In October, then the first few flakes fly, it signals at long last an end to the summer ragweed allergy season; all those nasty plants will be finally frozen and shut down. The big white flakes tumble down and kids rush out to catch them on their tongues and make trails as the ground is covered. It is cute when the Halloween pumpkins have a tam of snow. And those early autumn accumulations usually give way to thaws and a few more warm days.
In December, we all long for a white Christmas and the idea of snow for the holidays is oh so romantic and fun. We want enough to coat the ground but not so much so that it will interfere with our travels to and from holiday celebrations and gatherings. We are willing to dress warmly and walk and drive more carefully to be blessed with the beauty of the sparkling crystal snowflakes coating trees and covering the ground in a foamy blanket.
In February, the whole thing starts to sour a bit. The novelty has worn off and the romance is gone. In February, we want our romance to be chocolate, not frozen airborne crystals of precipitation. We pine for spring and curse each new snowfall, but generally resign ourselves to at least a few more weeks of less than pleasant weather before spring arrives. Yet fools like me are apt to rush out after a February snow storm to catch one last set of beautiful scenes, especially if the branches are coated and the day is sunny. Optimism can reign when you think it is the last big storm, and beauty can be found in it.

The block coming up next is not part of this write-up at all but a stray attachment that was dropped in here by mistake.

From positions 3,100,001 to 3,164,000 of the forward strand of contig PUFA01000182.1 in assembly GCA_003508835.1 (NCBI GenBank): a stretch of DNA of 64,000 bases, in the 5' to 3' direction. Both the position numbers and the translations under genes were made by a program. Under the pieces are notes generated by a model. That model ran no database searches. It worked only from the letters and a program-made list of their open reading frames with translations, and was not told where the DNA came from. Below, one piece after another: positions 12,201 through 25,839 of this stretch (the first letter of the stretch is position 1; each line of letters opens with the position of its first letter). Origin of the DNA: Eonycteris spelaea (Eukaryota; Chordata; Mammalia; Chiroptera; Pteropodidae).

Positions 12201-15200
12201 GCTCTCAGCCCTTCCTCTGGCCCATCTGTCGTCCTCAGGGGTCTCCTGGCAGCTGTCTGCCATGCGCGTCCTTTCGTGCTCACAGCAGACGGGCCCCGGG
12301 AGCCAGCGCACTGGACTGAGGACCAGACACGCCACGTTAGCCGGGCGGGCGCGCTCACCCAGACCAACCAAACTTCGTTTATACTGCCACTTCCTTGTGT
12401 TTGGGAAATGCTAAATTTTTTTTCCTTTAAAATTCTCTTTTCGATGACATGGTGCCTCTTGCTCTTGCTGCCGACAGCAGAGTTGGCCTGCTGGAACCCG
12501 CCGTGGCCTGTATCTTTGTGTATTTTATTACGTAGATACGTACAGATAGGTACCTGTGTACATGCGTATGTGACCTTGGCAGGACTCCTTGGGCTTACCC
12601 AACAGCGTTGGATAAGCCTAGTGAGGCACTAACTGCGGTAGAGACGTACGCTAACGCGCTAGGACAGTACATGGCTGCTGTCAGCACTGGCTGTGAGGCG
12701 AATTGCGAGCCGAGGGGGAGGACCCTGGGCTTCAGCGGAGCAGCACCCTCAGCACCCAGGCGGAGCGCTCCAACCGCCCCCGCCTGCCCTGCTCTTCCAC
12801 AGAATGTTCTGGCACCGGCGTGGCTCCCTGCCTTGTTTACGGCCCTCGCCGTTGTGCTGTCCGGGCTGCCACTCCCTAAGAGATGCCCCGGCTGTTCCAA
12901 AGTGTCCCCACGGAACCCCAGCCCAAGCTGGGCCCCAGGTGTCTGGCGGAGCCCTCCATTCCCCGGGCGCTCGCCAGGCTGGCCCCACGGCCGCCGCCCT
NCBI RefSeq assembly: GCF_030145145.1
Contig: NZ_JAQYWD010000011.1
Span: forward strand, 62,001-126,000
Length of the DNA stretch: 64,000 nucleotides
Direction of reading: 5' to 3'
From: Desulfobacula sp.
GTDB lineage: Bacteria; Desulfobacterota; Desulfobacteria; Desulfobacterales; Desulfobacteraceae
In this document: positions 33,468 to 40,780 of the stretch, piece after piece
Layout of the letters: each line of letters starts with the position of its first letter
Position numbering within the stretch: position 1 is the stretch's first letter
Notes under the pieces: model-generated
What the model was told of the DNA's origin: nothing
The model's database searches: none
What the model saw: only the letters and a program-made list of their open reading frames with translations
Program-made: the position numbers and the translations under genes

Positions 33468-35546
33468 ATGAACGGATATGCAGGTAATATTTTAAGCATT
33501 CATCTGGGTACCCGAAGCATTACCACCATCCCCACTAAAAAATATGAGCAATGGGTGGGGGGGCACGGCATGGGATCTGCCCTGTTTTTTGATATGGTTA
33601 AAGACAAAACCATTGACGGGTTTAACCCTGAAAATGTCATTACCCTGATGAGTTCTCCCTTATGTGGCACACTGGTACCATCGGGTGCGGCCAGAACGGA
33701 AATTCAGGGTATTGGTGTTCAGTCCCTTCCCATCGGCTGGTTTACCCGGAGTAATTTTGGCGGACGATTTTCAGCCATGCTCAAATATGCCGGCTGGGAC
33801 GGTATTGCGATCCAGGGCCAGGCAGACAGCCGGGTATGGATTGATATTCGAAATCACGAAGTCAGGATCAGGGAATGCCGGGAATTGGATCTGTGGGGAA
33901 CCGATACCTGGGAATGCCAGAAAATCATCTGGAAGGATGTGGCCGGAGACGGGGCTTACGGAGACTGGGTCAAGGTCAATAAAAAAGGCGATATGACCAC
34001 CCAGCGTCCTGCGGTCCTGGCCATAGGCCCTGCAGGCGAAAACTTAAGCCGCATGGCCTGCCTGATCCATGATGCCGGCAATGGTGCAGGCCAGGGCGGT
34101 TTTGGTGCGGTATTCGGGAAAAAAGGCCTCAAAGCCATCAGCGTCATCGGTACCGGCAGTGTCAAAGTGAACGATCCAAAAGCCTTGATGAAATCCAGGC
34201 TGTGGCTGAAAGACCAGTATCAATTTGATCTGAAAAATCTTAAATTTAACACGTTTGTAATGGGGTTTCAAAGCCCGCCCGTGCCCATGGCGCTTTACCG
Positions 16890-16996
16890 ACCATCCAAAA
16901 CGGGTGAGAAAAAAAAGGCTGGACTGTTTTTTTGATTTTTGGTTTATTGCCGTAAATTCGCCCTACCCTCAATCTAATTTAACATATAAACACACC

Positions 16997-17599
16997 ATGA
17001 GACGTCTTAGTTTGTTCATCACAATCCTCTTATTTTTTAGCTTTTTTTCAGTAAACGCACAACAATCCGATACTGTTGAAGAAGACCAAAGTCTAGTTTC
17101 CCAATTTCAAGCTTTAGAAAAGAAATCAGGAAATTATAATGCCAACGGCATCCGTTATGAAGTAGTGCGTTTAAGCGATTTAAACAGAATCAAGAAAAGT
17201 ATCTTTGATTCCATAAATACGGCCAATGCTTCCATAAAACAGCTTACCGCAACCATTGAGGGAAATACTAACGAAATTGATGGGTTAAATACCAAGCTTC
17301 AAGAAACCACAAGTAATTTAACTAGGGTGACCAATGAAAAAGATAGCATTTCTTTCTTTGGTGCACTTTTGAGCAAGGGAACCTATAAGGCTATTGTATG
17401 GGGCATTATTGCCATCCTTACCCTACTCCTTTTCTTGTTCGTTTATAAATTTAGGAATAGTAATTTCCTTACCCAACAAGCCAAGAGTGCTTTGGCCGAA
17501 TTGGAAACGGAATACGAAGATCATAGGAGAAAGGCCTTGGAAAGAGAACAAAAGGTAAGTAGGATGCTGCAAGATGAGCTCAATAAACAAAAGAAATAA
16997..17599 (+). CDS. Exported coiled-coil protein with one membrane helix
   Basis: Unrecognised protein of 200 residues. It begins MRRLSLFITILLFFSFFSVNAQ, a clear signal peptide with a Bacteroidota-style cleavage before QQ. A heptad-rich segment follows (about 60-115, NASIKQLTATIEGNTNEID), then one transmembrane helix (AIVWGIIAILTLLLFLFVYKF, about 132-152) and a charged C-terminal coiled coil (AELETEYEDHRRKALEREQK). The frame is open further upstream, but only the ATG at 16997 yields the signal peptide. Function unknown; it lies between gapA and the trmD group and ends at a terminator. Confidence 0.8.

But snow in March? Especially snow that follows a flood caused by a ground frozen still and deeply by an early end to last autumn and a blizzard dumping massive quantities of the stuff just a few weeks ago? Such a snow that paints the tops of the sandbags and adds frosting-like edging to the swollen creek is cruel. There is nothing pretty or interesting or fun or romantic about such a snow and I do not blame the North Dakota and South Dakota and eastern Minnesota residents that cursed the white stuff these past few days. In March, one can be forgiven for being curmudgeonly about snow. In March, I will not ask anyone to see the bright side or find the silver lining to snow on the sandbags. I will not ask anyone to find the beauty in a March snow that comes during a battle against an oncoming flood.